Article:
The U.S. will continue freedom of navigation operations in the South China Sea, a senior Navy officer says, as the region continues to react to a landmark Hague ruling on territorial claims in the disputed waters.
It failed to mention a recent ruling by an global arbitration panel in a dispute between the Philippines and China that said Beijing's claims in the South China Sea were illegal and that the Philippines was justifiably the aggrieved party.
U.S. Secretary of State John Kerry has backed efforts to resume stalled dialogue between China and Philippines over the South China Sea dispute.
In a case brought by the Philippines, a United Nations tribunal ruled against China, deeming its territorial claims "invalid".
Mr Kerry reiterated Washington's stance that the tribunal's decision to favour the Philippines was binding, but added that it was time to seek new ground.
Kerry arrived in Manila late Tuesday evening to meet the Philippine president and discuss issues concerning the maritime dispute between the Philippines and China.
Kishida and Wang met on the sidelines of a series of regional meetings involving the Association of Southeast Asian Nations in the Laotian capital, where South China Sea tensions have been a dominant issue.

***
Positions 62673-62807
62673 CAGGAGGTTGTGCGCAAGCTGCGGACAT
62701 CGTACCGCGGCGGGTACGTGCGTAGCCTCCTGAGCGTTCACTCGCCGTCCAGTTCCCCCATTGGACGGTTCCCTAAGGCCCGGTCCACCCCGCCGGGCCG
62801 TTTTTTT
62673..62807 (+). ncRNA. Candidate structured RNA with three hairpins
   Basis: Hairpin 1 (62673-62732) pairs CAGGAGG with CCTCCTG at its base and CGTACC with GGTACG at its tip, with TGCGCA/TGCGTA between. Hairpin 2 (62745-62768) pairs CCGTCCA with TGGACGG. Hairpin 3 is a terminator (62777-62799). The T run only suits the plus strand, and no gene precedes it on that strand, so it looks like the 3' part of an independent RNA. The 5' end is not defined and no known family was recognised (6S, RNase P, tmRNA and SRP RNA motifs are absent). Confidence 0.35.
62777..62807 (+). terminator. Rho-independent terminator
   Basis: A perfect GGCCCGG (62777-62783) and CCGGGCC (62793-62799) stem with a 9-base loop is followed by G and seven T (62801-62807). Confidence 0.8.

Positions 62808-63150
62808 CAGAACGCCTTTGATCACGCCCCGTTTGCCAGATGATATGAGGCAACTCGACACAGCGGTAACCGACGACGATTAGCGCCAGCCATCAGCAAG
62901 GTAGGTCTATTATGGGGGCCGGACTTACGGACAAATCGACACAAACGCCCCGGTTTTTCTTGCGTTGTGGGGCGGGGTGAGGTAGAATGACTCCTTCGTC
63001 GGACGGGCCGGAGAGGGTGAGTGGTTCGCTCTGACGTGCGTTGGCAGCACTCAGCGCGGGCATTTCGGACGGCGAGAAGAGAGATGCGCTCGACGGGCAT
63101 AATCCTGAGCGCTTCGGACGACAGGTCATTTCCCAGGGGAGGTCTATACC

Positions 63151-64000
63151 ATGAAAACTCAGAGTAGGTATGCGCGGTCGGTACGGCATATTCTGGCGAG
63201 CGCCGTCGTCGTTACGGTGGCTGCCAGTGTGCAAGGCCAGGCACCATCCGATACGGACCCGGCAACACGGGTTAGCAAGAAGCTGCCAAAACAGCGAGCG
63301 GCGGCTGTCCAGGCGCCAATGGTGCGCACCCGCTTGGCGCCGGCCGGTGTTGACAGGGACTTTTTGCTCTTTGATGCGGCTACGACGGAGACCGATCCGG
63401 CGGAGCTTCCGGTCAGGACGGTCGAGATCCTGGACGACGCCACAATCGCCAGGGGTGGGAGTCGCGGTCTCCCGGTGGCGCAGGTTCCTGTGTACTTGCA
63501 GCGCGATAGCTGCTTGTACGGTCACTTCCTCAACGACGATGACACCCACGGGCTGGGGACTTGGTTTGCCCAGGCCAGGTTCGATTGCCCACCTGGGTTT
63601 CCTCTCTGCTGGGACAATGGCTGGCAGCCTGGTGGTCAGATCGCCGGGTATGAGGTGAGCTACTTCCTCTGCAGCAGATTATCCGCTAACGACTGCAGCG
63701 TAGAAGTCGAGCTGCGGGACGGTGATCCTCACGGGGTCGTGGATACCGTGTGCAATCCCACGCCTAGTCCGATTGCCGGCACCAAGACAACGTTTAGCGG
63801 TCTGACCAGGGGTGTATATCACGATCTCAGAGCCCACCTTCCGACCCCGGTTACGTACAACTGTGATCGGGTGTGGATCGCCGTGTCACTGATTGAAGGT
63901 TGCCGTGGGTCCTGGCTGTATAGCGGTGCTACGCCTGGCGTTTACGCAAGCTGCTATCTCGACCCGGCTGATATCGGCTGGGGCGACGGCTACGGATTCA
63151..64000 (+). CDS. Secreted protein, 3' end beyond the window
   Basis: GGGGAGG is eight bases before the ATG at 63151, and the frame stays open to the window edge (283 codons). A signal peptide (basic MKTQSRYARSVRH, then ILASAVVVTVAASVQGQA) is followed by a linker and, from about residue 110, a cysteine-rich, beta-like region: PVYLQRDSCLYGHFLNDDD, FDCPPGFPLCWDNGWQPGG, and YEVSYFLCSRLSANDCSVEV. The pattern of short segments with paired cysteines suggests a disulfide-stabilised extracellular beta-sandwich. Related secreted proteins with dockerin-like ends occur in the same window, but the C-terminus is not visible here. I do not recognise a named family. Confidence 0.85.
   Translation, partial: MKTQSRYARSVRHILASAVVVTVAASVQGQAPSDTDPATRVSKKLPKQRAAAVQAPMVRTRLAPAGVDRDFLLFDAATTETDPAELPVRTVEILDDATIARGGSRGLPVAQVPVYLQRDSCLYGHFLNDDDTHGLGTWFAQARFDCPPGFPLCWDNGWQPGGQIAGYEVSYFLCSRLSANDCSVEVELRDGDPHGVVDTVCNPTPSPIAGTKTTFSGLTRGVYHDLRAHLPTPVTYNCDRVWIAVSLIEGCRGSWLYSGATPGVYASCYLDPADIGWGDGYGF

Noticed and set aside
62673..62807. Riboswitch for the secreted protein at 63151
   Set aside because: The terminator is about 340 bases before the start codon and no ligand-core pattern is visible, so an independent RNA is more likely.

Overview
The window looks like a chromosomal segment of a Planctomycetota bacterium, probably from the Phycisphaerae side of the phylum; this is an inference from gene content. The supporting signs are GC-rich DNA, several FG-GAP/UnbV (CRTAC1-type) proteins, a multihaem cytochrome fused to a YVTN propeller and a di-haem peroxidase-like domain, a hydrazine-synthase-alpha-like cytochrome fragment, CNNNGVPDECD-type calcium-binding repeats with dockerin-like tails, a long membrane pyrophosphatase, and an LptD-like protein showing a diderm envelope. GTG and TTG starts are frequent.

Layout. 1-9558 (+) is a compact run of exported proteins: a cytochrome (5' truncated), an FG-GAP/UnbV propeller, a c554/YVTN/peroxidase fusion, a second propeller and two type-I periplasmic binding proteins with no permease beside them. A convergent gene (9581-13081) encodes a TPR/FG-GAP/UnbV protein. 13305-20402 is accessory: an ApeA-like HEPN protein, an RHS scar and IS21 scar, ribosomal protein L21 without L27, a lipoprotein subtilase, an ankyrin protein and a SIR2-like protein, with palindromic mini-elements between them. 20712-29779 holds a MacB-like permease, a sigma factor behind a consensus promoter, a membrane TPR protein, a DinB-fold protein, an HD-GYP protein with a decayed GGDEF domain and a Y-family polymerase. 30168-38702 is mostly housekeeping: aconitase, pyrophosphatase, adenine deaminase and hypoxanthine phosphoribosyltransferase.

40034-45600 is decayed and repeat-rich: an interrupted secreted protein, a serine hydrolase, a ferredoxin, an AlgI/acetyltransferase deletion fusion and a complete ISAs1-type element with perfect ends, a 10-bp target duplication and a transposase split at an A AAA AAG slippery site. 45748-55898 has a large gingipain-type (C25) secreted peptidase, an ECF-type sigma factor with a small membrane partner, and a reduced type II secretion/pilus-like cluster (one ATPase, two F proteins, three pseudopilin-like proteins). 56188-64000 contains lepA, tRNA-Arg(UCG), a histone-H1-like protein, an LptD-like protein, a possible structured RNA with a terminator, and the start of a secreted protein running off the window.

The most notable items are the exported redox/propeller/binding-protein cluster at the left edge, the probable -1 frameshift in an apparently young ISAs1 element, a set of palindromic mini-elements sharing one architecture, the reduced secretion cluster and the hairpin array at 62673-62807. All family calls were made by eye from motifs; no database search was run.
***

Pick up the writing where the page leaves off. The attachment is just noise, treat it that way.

"And even when there are times of tension and stress, as we've seen over the questions in the South China Sea or otherwise", Kerry told Yasay, "I know we can count on you and you know you can count on us".
"This could include China toning down if not curtailing the heavy-handed behavior of its coast guard, and China exerting greater control over its rapacious fishermen", said Carlyle Thayer, emeritus professor at the Australian Defense Force Academy. A lack of mention of an worldwide tribunal's recent ruling favouring the Philippines showed an understanding that sensitive issues should not get in the way of progress.
Secretary of State John Kerry on Wednesday paid a visit on President Rodrigo Duterte in Malacañang.
When meeting with Slovak Foreign and European Affairs Minister Miroslav Lajcak, whose country now holds the rotating European Union (EU) Council presidency, Monday in the Lao capital, Wang said China and the ASEAN members have reached consensus on returning to the right track of dialogue and consultation between countries directly involved in the maritime disputes with a "dual-track" approach.
Chief Cabinet Secretary Yoshihide Suga declined to comment on the joint statement on July 25, saying that Japan is not an ASEAN member.
"Mr. Kerry was helpful in defining certain issues about the Paris pact and the president also responded appropriately when he said the Philippines will work just as long as everything is fair", said Abella.
Meanwhile, the Philippines has entered into strategic agreements with the US, Japan and Vietnam to counter Chinese presence in the region.
The United States had earlier on Monday urged ASEAN to make a reference to the July 12 ruling by The Hague-based Permanent Court of Arbitration, in which USA ally Manila won an emphatic legal victory over China on the dispute.